The Government Gateway won an award this week (“another one?” I hear you cry). It’s an IDDY award, or perhaps an IDDYIOT award. Apparently it’s only for those deployments of Liberty technology. Here’s what was done to win it:
– Deployment — The Government Gateway Authentication Service has been
designed as the authentication server for all e-government services in
the UK. Nearly eight million citizens in the UK are registered to use
the gateway service.
– Circle of Trust — The Gateway provides authentication services on
behalf of multiple other public-sector bodies, based on trust
principles established in UK e-government legislation. The Gateway also
supports a “tiered” authentication scheme according to the level of
assurance provided by the user enrolment process and the type of
– User-Centric Capabilities — The project has been developed to provide
citizens and businesses with ease-of-use capabilities for accessing a
variety of UK government services; not only does the Gateway provide a
single authentication and entry-point for online government services,
it now supports the predominant open standards on the market, making it
easier for public sector bodies to integrate its authentication
capability with their own service provision systems.
– Highlights — Deployment supports all federation standards to allow for
complete interoperability between government agencies nationwide, there
is less need for each local authority to develop or implement its own
secure authentication mechanism. The Gateway provides local authorities
with a single, consistent and robust security mechanism at minimal cost
and effort on their part.
– Interoperable Federation Technologies — A principal aim of this
project was to reduce the cost and complexity experienced by government
departments and other public sector bodies (such as Local Authorities)
in making use of the centralized authentication service. To that end,
the Gateway was enhanced to support both WS-Federation and the Liberty
Alliance Identity Federation Framework standards. This delivers a level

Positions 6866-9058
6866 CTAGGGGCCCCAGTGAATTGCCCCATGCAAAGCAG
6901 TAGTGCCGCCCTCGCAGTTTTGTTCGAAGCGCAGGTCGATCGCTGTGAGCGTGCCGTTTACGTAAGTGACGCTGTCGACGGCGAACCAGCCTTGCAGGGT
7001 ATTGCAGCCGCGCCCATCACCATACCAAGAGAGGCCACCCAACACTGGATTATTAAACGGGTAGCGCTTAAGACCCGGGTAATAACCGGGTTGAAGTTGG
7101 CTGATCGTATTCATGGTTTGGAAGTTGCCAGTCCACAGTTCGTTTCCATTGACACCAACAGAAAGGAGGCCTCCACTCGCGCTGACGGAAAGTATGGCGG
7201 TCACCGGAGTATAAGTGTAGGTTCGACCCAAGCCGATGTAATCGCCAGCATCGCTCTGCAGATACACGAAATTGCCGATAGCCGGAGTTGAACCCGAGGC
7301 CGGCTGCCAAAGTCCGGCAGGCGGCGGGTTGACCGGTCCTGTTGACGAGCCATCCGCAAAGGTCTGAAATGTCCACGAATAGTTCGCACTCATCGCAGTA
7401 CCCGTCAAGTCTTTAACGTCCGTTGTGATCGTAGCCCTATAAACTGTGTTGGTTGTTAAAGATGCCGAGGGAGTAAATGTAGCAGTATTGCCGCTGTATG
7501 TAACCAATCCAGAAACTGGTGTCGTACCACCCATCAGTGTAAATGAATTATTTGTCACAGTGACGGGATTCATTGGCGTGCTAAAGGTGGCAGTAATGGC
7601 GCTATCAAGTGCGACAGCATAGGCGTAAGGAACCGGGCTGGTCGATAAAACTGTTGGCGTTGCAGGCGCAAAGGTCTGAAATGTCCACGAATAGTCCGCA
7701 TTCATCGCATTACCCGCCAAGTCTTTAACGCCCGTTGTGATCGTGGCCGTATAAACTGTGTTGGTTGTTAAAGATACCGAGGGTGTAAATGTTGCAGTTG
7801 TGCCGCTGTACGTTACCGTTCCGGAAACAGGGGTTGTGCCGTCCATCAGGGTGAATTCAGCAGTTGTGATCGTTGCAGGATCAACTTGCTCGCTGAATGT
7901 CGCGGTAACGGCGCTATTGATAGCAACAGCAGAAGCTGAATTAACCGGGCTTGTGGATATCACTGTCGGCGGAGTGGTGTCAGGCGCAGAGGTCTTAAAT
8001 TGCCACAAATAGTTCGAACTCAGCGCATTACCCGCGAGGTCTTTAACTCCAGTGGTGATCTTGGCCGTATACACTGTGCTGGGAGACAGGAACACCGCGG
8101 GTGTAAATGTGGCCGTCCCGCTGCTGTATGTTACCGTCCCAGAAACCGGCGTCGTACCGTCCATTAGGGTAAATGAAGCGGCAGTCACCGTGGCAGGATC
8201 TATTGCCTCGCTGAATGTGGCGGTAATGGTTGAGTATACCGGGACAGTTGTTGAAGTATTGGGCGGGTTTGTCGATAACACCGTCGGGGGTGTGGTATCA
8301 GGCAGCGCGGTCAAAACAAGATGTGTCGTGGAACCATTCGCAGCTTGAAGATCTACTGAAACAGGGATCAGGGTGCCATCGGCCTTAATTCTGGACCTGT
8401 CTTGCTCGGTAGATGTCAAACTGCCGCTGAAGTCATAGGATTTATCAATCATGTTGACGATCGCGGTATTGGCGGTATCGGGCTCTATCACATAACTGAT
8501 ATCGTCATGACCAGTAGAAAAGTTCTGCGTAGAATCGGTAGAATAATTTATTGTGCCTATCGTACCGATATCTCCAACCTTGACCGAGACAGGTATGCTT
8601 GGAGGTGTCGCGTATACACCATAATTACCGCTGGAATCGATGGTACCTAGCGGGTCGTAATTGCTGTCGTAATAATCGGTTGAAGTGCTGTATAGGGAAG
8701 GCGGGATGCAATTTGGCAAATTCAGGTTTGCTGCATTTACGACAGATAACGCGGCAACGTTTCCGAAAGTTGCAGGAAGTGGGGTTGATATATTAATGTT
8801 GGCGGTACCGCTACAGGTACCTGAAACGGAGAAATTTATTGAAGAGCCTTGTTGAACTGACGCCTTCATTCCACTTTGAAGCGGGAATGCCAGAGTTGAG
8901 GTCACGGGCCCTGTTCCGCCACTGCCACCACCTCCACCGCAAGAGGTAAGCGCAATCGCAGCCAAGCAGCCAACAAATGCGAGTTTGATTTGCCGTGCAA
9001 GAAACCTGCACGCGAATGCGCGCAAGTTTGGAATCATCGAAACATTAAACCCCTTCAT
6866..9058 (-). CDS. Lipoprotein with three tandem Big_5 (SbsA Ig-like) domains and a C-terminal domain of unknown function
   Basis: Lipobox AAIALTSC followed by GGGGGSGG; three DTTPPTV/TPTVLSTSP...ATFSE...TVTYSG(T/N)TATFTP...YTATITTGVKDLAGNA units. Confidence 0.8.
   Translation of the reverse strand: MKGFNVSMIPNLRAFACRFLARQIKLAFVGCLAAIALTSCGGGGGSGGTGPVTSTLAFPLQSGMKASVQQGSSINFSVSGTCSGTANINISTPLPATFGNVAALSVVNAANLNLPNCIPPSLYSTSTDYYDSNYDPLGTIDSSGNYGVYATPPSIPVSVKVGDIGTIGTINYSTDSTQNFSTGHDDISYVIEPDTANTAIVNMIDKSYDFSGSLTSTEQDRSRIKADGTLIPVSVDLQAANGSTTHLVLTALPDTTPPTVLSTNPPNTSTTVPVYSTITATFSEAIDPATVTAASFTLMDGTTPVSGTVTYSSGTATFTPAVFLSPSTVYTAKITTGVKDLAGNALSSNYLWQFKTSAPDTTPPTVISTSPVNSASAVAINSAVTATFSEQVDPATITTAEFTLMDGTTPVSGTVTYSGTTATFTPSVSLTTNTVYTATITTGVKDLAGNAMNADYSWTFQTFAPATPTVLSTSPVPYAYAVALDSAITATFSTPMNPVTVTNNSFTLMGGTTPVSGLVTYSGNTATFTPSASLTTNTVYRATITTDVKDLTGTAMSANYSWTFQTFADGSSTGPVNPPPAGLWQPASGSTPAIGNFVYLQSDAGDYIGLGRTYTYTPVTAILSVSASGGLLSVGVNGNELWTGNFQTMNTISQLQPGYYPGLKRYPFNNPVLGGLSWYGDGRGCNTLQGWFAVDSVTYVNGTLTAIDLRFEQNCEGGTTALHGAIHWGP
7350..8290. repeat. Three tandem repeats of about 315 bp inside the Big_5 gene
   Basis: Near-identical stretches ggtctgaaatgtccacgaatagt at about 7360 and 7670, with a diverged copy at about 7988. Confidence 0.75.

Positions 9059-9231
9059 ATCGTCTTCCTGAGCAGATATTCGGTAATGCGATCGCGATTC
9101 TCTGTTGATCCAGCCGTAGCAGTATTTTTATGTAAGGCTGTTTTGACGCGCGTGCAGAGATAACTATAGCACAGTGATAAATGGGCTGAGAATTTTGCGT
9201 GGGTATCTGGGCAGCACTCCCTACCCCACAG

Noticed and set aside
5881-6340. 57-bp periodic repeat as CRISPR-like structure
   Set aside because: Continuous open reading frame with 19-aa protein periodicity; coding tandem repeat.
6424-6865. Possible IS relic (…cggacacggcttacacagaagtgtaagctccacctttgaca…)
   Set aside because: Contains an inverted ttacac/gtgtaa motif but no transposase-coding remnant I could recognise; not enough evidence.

of interoperability and protocol-independence which greatly simplifies
the task of integrating service-provision systems with the Gateway’s
authentication functions. It also means the Gateway can deliver
consistent authentication to its users without requiring them all to
adopt a single standard, which could potentially alienate a substantial
segment of the user-base.
All those apart from the last bullet have been true for a while. I didn’t know the Gateway did (used? incorporated?) Liberty so I asked the guys back at the Cabinet Office what was with that. Jim (It’s life but not as we know it), replies:
This year we built a single sign on portal as part of the Gateway UI. The business objective was to deliver a white labeled common authentication page that would manage the authentication calls with the Gateway. In order to do this we had to implement single sign on to mange the user’s authenticated session between the Gateway domain and the participating portal domain. We did this by implementing an interoperable SSO protocol handler that allows the portal to select whether they want to use one of the Liberty, WS-Federation or SAML protocols. The security token that they receive is a SAML 1.1 token but each one can be customised per portal.
So that’s all clear then. Congratulations. Nearly 6 years on, it’s great to see the Gateway still be recognised as leading the way.